The unicorn teleportation device appeared to fit perfectly in my bag of holding. Sometimes these things are hard to judge – an object that’s too wide and too long might not fit – and my backup plan wasn’t a good option given the high level of security in the Library of Artifacts. You don’t get far in my business without taking risks, but running through the vast maze of bookshelves, librarians and security officers with laser guns and hoping nobody notices you holding a holding a suspicious block shaped cheesecloth under you arm isn’t a good idea.

The real problem is buying the time. I needed a lot of time – a minute maybe, that’s a lot of time in these kind of jobs – to pull off this heist, and I wasn’t likely to get it.

I spent a great deal of my vacation time in the space-time travel exhibits, pretending to be interested in the various artifacts and gadgets on display. Not to say I wasn’t interested, but not interested in the same way an actual scholar might be. I spent some time in front of the holographic interactive information plague in front of the unicorn technology displays, one eye on the words, the other sizing up the unicorn’s toy. The Baneportal, of all bad names that could be given to a unicorn device.

I heard the footsteps behind me – the sharp clip-clip of metal toe boots with one inch heels – but I am ashamed I didn’t recognize the sound faster.

“Brin,” a familiar ultra-masculine voice behind me, deep and authoritative with a hint of mint. “A pleasant surprise to find you interested in unicorns. I always knew we had similar interests.”

I turned around to face my former boss from the Trade and Tariffs office. “Still chewing the same rotten breath-mints?”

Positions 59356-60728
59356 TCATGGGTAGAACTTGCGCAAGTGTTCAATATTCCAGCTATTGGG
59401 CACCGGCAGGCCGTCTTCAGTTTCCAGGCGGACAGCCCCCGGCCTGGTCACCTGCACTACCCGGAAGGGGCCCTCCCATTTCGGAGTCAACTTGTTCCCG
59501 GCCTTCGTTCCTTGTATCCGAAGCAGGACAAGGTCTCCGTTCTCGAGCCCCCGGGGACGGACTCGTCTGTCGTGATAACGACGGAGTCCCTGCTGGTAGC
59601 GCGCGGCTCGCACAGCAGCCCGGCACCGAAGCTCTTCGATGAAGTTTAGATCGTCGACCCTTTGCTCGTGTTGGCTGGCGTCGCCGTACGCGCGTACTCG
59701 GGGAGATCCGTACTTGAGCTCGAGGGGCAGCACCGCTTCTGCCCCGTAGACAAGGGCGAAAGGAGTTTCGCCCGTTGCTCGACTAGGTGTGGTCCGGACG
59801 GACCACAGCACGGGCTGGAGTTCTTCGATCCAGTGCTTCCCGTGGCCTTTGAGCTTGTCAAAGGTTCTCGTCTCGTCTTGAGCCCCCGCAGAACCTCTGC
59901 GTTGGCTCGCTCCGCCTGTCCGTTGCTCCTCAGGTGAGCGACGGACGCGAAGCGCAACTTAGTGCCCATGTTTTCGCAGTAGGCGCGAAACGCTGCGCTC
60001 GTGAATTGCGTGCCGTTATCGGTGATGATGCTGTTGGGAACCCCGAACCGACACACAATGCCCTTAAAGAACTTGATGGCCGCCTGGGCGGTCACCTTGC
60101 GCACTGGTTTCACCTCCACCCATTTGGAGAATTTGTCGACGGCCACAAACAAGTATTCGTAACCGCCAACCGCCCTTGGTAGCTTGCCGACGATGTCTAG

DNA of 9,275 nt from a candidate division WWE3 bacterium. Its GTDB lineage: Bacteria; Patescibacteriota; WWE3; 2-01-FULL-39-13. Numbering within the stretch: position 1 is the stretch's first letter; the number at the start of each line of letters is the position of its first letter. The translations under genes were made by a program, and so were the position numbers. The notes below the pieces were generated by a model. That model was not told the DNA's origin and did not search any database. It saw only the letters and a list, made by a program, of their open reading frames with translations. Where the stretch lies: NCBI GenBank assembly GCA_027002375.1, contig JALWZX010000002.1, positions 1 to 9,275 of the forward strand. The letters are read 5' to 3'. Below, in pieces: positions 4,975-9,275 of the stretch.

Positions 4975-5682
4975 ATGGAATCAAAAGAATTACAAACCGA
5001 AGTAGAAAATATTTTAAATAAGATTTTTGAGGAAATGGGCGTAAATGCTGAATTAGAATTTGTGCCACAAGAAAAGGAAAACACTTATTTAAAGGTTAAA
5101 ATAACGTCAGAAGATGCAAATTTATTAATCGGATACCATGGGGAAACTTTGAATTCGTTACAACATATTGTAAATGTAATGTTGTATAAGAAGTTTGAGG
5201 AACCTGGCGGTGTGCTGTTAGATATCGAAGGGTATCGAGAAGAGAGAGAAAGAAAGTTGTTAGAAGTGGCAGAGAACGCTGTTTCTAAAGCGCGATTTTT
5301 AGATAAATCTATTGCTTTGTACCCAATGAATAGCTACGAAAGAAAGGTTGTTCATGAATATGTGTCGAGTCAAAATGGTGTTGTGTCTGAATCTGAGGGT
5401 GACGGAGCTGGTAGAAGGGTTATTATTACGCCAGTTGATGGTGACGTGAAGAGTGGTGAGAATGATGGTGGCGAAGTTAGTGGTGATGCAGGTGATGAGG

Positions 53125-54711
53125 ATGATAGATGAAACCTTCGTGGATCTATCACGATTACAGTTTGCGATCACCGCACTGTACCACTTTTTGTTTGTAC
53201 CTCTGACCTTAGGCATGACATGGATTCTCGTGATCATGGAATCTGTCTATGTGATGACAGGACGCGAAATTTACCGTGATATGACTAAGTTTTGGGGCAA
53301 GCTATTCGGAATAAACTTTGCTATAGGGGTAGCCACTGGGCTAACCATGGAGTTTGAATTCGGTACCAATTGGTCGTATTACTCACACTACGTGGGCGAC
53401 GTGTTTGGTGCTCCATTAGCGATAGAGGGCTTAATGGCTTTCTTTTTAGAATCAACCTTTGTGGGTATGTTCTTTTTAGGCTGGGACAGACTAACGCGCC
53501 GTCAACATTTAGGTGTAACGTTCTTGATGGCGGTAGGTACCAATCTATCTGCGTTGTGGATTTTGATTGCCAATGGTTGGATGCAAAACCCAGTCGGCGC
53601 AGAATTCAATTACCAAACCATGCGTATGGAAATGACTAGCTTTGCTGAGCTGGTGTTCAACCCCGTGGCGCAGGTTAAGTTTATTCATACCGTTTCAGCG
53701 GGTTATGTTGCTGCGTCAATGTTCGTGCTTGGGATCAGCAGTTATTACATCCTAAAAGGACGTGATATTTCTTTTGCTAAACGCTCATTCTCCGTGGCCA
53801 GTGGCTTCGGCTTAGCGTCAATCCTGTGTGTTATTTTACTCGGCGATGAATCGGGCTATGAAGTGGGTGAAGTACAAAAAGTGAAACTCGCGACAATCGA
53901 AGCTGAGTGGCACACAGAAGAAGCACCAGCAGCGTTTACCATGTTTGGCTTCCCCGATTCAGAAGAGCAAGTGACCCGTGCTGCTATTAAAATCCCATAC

Gerald frowned with one bushy eyebrow raised. He’d be handsome, maybe beautiful, if it weren’t for the nose hair. I could get over the receding hairline and the pouches under his eyes. “I’ve heard some things, and was wondering if you could help me get the facts straight.”

“Crooked facts are so much more fun,” I playfully punched him on the shoulder where I’d injured him the last time we met. “And my dues are paid.”

“I’m not interrogating you here. I was hoping to arrange a civil meeting.”

I smiled wide enough for him to see my gold tooth in my lower jaw. “All meetings with you start civil. I’ve got nothing for the OITT these days, and besides, you know I’m freelance these days.”

He growled as I walked away in my usual fast paced clip. The gimp leg and silly boots he wore weren’t amenable to chasing down people. Understandable, given he didn’t really have to chase people in his line of work. Paper pushers weren’t the most athletic people, and that was the only reason I’d kept two steps ahead of him since I left the OITT.

“What do you know about your current employer? You checked his history I assume.”

I spun on my heels. “I don’t choose clients based on history. Money talks louder.”

Gerald clicked his tongue. “You’re getting sloppy, Brin. I’ll be on the glacier for awhile. We talk more.”

He turned and walked away.

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